THE beef, grain and wool industries all appear to be embarking on an upward economic trend as the agriculture sector recovers nationally from widespread drought.
Optimism among farming communities is also high, even in Queensland despite 60 percent of the state still drought declared.
Separate studies published this week by ANZ and Rabobank point to a promising outlook for the agriculture sector, despite added challenges created also by international market pressures and trade tensions.
ANZ’s latest Agri Commodity Report indicates Australian crop farmers are on track to produce more than 50 million tonnes of wheat, barley and canola for only the second time on record.
Current forecasts predict that wheat production alone could jump by more than 100 percent to around 30 million tonnes, the ANZ report said.
Many farmers across southern Queensland managed strong yields but ANZ’s head of agribusiness, Mark Bennett, said the biggest turnaround from previous years has been in New South Wales, where the harvest is tipped to produce more than four times the volume of grain yielded in 2019.
“While the scale of the crop has created a lot more work, many of the earlier disruptions we were expecting to see as a result of border restrictions have fortunately not eventuated,” Mr Bennet said.
“We’ve also seen that the scale of the crop, combined with expected large crops from other countries, has contained domestic prices to some degree, though they’re still at a level welcomed by most in the industry.”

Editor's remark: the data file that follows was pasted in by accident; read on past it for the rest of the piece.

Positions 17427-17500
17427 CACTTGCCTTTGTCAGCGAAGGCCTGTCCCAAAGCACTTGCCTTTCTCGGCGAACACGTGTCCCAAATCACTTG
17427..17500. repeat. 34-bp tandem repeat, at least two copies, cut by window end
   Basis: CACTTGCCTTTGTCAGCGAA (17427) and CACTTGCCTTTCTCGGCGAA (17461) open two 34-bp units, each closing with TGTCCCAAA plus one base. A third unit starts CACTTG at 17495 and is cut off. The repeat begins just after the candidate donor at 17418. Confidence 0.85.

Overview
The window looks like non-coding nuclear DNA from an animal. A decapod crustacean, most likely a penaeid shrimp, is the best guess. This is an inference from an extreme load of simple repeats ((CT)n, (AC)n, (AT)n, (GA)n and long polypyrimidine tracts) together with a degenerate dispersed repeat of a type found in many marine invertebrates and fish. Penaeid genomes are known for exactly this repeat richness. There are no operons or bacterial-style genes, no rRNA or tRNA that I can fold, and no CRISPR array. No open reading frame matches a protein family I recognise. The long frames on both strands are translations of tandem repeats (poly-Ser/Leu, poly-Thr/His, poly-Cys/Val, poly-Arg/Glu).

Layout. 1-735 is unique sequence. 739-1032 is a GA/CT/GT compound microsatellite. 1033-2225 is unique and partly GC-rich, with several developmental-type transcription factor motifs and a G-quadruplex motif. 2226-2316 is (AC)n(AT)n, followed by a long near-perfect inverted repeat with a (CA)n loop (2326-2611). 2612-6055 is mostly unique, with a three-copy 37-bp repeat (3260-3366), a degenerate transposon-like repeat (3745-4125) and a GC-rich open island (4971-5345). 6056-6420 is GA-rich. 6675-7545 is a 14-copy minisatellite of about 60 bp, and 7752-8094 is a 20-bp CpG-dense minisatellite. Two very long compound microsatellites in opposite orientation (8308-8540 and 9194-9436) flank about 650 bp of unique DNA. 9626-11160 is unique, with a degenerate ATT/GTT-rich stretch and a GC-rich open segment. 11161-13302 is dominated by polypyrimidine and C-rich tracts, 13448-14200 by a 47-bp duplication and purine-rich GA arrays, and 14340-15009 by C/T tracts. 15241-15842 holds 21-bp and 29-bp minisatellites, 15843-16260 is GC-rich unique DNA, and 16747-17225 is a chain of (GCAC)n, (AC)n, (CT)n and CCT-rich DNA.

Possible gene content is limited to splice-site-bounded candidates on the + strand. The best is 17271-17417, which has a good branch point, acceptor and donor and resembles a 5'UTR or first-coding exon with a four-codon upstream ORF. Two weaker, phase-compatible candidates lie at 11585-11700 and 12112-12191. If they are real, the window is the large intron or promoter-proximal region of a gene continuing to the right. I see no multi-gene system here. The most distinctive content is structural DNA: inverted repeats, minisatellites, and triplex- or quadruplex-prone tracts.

The beef industry isn’t bouncing back quite as quickly, the report said, with massive de-stocking amid the drought causing the national herd to fall to a multi-decade low of around 25 million head.
ANZ’s head of agri insights, Michael Whitehead, said it may take until around 2030 for the herd to return to its 2014 peak of 29 million head.
“With the arrival of long-awaited rains and green feed in most regions, cattle producers worked hard to rebuild their herd numbers toward previous levels, a move which led to this year’s record cattle prices,” Mr Whitehead said.
“In the absence of more drought conditions, the number of cattle on the market for slaughter is likely to remain limited for some time, reducing the chance of major downward pressure on prices.
“Looking ahead, while some uncertainty lingers about Australian beef exports to China, trade is still flowing strongly, while recovery from initial COVID disruptions continues to impact other major markets including Japan and South Korea.”
For the full ANZ Agri Commodity Report, which includes strong sheep industry outlooks, click here.
Meanwhile spring rainfall, a promising seasonal outlook and strong commodity prices have helped to restore confidence in agribusiness, according to the latest quarterly Rabobank Rural Confidence Survey.
The latest survey revealed 37 percent of Queensland producers expected agricultural economic conditions to improve over the coming year – up from 23 percent from last quarter.
The study said seasonal conditions and commodity prices were largely behind the renewed optimism, cited by 66 and 64 percent of Queensland producers respectively.
However Rabobank regional manager for Northern Queensland and Northern Territory, Trent McIndoe, said that while areas of the state had enjoyed good rain and a successful harvest, Queensland was still a “mixed bag”.
“Drought is continuing in some areas of the state, with a number of failed crops in the southern district, however the turn in the season and positive outlook has certainly given farmers the confidence that it can, and will, rain again.”